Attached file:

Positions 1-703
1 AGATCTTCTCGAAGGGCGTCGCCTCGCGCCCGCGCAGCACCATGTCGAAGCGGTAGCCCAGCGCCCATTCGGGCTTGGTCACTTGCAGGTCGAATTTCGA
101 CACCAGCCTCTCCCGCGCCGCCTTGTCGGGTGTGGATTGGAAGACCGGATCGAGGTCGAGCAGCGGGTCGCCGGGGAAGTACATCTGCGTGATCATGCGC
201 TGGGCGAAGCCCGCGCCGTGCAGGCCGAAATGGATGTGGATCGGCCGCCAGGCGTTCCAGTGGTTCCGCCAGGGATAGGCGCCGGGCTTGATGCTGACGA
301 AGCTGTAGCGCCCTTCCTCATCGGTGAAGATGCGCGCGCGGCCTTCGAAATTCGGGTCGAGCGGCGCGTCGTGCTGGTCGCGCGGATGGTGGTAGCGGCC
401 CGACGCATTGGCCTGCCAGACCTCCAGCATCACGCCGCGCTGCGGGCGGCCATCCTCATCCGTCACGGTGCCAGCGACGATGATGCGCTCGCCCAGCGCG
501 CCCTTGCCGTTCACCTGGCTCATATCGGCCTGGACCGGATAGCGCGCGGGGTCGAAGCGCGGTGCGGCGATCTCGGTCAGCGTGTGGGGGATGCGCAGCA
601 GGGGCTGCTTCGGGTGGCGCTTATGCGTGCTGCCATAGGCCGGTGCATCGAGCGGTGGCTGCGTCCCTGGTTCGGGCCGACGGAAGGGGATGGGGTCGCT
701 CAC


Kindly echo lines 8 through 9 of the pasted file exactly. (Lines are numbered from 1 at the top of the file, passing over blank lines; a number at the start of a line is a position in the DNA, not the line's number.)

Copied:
601 GGGGCTGCTTCGGGTGGCGCTTATGCGTGCTGCCATAGGCCGGTGCATCGAGCGGTGGCTGCGTCCCTGGTTCGGGCCGACGGAAGGGGATGGGGTCGCT
701 CAC